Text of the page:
Improving response to sepsis, reducing emergency department (ED) visits, standardizing communication in the operating room (OR) and streamlining patient alerts were among the winners of the 2023 VHA Shark Tank Competition at last week’s annual VHA Innovation Experience in Washington, DC. The competition was designed by the Veterans Health Administration to promote innovative programs developed by VA hospitals to support the largest health care system in the country.
More than 350 of the VA’s front-line employees submitted applications to the competition, with 15 finalists selected to present at the ninth annual event. Nine of the finalists were awarded the title of Diffusion of Excellence Promising Practice and invited to replicate their programs at other VA facilities across the country.
Although the VHA Shark Tank featured programs developed specifically to serve veterans, many offered solutions that could be leveraged to improve efficiencies and outcomes for the broader patient population. The following four standouts were among the winners:
1 | Surviving SEPsis90 Campaign
Sepsis accounts for one-third of hospital deaths. Only 38% of veterans with sepsis or septic shock received early management in 2022 compared with 58% of other patients. The Surviving Sepsis Campaign (SSC), which was developed at James J. Peters Department of Veterans Affairs Medical Center in New York City, provides guidance for care within the first six hours of sepsis.
SSC leverages clinical documentation templates to trigger a computerized sepsis order set pathway in the computerized patient record system. The order set defaults to immediate administration of antimicrobials and bundles blood culture and lab orders. It sends alerts to notify the care team of real-time sepsis recognition, which allows for treatment within the three- and six-hour management windows.
Implementation of the SSC program increased the SEP90 SAIL (statins for acutely injured lungs) score from 14% in FY22 to 67% in FY23.
2 | One View: Streamlining Health Care Operations with a Unified Dashboard for Multi-Facility View Alerts
One View, a unified dashboard that consolidates patient view alerts from multiple facilities onto a single display, offers a comprehensive view of actionable items without the hassle of multiple logins.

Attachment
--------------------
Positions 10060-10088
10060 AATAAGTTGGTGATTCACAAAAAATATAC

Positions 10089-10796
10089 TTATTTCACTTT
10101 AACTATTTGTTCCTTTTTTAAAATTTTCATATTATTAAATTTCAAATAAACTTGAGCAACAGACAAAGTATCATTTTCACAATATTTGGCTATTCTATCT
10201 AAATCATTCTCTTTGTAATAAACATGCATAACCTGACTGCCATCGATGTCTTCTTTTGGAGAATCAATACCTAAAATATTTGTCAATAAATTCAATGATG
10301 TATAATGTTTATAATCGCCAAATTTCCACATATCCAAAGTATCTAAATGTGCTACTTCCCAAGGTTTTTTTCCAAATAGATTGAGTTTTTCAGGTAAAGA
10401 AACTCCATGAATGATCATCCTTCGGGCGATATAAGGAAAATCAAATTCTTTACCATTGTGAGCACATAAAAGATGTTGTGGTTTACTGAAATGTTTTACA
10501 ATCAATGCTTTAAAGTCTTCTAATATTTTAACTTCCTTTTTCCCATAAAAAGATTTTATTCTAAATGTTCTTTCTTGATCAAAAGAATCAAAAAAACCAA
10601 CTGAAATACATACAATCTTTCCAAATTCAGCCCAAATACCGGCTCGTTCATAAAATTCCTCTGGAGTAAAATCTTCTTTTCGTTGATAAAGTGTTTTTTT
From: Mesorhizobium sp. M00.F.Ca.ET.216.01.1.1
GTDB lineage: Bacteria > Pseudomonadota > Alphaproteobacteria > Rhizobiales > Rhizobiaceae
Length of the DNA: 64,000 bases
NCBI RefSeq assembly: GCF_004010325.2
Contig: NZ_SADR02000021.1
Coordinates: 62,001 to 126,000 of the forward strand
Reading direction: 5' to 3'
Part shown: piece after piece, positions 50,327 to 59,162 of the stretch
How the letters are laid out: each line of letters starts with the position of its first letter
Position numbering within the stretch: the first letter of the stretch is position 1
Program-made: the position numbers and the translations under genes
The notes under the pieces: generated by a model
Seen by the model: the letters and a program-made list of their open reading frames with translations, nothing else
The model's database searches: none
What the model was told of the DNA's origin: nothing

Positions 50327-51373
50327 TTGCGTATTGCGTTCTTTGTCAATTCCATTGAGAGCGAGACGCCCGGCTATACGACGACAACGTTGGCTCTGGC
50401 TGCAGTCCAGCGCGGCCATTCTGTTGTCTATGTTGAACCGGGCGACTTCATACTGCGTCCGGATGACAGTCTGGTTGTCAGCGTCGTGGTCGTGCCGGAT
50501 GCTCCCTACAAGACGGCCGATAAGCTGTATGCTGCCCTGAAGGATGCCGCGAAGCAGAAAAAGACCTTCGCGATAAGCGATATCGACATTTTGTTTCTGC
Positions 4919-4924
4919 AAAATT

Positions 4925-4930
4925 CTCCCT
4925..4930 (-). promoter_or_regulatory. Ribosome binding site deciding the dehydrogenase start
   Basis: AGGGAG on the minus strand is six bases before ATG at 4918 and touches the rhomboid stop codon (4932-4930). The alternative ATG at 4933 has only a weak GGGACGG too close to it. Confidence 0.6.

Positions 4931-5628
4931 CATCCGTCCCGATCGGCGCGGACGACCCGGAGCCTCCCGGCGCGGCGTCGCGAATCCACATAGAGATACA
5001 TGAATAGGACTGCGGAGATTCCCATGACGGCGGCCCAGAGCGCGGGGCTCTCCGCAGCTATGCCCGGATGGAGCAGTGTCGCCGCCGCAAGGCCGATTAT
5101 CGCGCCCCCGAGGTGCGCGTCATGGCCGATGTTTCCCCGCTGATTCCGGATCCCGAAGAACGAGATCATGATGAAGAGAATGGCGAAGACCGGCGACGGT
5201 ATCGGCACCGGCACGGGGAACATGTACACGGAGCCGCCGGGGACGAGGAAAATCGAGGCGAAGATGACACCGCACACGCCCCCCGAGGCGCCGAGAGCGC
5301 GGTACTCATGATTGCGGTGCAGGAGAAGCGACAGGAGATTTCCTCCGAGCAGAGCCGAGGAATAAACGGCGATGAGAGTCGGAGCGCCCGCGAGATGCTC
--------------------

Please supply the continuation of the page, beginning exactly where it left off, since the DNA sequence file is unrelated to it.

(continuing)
One View, developed at VISN-21: Sierra Pacific Network in 2022, alerts providers to veteran needs across multiple categories (e.g., abnormal lab results, imaging results, scheduled and completed consults). The dashboard's reporting capabilities empower health care organizations to make data-driven decisions, optimize processes and enhance patient care.
One View now has more than 100 active users. The dashboard displays view alerts from 13 facilities in near real time and is estimated to save about 30 hours of staff time per week.
3 | Surgical Intraoperative Handoff Initiative: Standardizing Surgical Technician Handoffs
Troy Bowling Campus in Lexington, Kentucky, developed the Surgical Intraoperative Handoff Initiative (SHRIMPS) to standardize critical information needed during surgical technician staff changes in the OR during surgical cases.
SHRIMPS utilizes a handoff tool and visual aid to remind surgical technicians of critical elements to perform during each handoff. Before implementation, handoffs occurred in 83% of cases, but only 42% of handoffs included communication with surgeons. The introduction of SHRIMPS resulted in 100% performance of handoffs — with 100% of targeted elements addressed — during surgical staff changes. Handoffs were achieved in an average of 77 seconds.
4 | Supporting Community Outpatient, Urgent Care and Telehealth Services
More than 1 million veterans 65 years and older visit VA EDs annually. In 2021, six VA hospitals piloted a program designed to reduce the number of ED visits by improving access to virtual care.
SCOUTS (Supporting Community Outpatient, Urgent care and Telehealth Services) is a post-ED care transition program for older veterans who are identified as high risk for functional decline, hospitalization, institutionalization, falls or repeat ED visits. After release from the ED, a caregiver performs a follow-up home visit, typically within 72 hours, to reassess the patient’s condition, establish care coordination and set up virtual care connections.
A year after the program launched, SCOUTS patients were less likely than other patients to be readmitted to an ED within the next 30 or 90 days (11.7% vs. 26.9% and 20% vs. 32.5%, respectfully). The program saved an estimated $4.5 million since inception.
Interested in Exploring Other Innovative Approaches to Health Care’s Biggest Challenges?
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